This opinion will be unpublished and

may not be cited except as provided by

Minn. Stat. § 480A.08, subd. 3 (1996).




John R. Fisher, et al.,



City of Chanhassen,


Filed December 9, 1997


Amundson, Judge

Carver County District Court

No. C4-96-1340

Gerald S. Duffy and Philip J. Danen, Steven J. Weintraut, Brill, Siegel, Greupner, Duffy & Foster, P.A., 1300 Washington Square, 100 Washington Avenue South, Minneapolis, MN 55401 (for appellants)

Thomas M. Scott and Matthew J. Foli, Campbell, Knutson, Scott & Fuchs, P.A., 317 Eagandale Office Center, 1380 Corporate Center Curve, Eagan, MN 55121 (for respondent)

Considered and decided by Crippen, Presiding Judge, Lansing, Judge, and Amundson, Judge.



Appellants John R. Fisher, et al., (developers), sued respondent City of Chanhassen (city) because the city denied the developers' planned unit development (PUD) application to amend the existing comprehensive plan for a 45-acre parcel. The city brought a motion in district court to affirm the city council's findings and to dismiss the developers' complaint. The district court granted the city's motion. The developers appeal alleging that the city council's denial was arbitrary or capricious. Because the city's decision to deny the developers' application was rationally based on factually sufficient findings, we affirm.


In May 1996, the developers submitted an application to the city to develop a 45-acre parcel into a PUD that combined 120-140 townhouses with an office/industrial use. Approximately 60% of the townhouses were considered affordable housing. Under the PUD, half of the parcel would be zoned office/industrial and the other half would be zoned medium density residential. The developers sought amendment of the comprehensive plan and rezoning of the property. The neighborhood opposed the developers' proposal.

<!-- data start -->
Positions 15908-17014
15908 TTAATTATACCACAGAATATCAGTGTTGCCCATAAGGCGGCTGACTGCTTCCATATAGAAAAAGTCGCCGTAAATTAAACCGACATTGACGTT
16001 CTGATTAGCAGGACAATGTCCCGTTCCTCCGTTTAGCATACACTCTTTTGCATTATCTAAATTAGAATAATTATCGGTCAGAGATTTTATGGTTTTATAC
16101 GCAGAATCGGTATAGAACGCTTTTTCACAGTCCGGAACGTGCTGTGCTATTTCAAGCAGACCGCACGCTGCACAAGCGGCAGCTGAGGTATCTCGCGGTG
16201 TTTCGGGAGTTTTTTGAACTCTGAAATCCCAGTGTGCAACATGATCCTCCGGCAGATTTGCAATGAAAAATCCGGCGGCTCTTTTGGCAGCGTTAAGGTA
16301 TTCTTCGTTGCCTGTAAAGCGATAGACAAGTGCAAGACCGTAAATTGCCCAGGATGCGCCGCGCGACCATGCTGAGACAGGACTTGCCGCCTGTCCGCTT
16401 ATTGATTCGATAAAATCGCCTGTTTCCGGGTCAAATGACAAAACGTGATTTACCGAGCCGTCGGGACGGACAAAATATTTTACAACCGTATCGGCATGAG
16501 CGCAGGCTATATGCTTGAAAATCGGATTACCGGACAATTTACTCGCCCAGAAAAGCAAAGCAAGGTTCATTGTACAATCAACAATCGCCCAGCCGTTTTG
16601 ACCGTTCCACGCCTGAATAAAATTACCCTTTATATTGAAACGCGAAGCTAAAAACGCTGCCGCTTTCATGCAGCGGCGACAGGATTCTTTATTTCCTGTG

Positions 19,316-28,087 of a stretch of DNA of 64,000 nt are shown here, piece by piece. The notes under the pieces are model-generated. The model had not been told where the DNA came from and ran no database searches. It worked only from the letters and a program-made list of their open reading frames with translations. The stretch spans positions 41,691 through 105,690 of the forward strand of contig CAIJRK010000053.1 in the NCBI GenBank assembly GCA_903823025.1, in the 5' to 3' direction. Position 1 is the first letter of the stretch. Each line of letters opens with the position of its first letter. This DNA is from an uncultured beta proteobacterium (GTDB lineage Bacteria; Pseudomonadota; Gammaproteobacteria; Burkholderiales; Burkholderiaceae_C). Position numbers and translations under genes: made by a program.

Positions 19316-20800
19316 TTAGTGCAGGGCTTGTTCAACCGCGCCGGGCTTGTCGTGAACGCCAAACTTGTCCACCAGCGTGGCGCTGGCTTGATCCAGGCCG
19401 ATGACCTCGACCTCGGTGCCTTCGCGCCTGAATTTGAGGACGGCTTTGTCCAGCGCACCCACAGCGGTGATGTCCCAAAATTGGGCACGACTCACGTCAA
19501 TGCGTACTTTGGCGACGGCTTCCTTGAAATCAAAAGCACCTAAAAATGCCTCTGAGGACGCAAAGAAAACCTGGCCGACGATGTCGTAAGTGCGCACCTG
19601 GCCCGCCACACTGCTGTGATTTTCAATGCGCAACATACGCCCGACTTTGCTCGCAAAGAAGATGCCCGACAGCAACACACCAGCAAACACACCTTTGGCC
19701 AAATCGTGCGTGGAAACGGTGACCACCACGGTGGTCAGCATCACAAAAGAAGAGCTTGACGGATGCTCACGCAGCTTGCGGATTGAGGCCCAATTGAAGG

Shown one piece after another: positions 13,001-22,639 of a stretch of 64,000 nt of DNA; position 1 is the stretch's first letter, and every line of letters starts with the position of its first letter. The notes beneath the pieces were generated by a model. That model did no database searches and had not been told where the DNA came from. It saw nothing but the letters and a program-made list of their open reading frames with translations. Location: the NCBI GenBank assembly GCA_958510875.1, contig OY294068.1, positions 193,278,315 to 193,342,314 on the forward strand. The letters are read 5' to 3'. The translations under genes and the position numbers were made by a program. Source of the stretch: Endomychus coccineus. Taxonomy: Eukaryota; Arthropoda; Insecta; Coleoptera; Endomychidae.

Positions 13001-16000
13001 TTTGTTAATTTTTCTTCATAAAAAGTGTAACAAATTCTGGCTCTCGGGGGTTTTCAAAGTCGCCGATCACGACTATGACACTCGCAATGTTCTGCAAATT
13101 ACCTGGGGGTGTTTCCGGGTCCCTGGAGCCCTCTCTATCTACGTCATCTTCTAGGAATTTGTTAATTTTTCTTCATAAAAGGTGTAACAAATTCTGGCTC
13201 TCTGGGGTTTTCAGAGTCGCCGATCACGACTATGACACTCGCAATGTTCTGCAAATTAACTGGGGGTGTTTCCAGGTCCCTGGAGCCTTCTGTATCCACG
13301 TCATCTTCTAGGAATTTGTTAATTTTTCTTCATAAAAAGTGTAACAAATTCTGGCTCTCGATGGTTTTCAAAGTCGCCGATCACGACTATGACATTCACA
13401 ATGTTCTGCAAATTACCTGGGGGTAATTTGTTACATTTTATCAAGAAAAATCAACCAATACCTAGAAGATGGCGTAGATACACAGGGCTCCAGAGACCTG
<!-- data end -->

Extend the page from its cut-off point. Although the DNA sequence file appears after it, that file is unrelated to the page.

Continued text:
Since 1991, the city's comprehensive plan designated the 45-acre parcel as office/industrial. In 1995, the city denied a different developer's comparable application because it was inconsistent with the comprehensive guide's office/industrial designation. In the present case, the city denied the developers' mixed-use PUD application. The city council's written findings of fact included the following reasons for denial: the parcel was designated office/industrial in 1991 because at that time there was only 95 acres of vacant industrial land and the city sought to balance land uses; the 1991 parcel designation as office/industrial occurred because it was adjacent to Chaska's expanding industrial area, and it was adjacent to two collector roadways, providing high levels of access; in 1995, a different applicant withdrew its application after the planning commission recommended denial and the city council tabled the matter; the original office/industrial designation was not a mistake and there has been no change in circumstances since that time which necessitates a redesignation of the property; and to allow a portion of the parcel to be rezoned for residential purposes would be inconsistent with the comprehensive plan.

The district court affirmed the city council's findings. This appeal followed.


"The standard of review is whether the [city council's] decision was unreasonable, arbitrary or capricious, with review focused on the legal sufficiency of and factual basis for the reasons given." Swanson v. City of Bloomington, 421 N.W.2d 307, 313 (Minn. 1988). A government's decision to amend a zoning ordinance is a legislative decision and "must be upheld unless the challengers prove that the classification is not supported by any rational basis related to promoting the public health, safety, or welfare, or that it amounts to a taking without just compensation." Larson v. Washington County, 387 N.W.2d 902, 905 (Minn. App. 1986) (citing State, by Rochester Ass'n of Neighborhoods v. City of Rochester, 268 N.W.2d 885, 888 (Minn. 1978)), review denied (Minn. Aug. 20, 1986). A city's denial of a rezoning request will not be arbitrary when at least one of its given reasons for the denial satisfies the rational basis test. St. Croix Dev., Inc. v. City of Apple Valley, 446 N.W.2d 392, 398 (Minn. App. 1989), review denied (Minn. Dec. 1, 1989).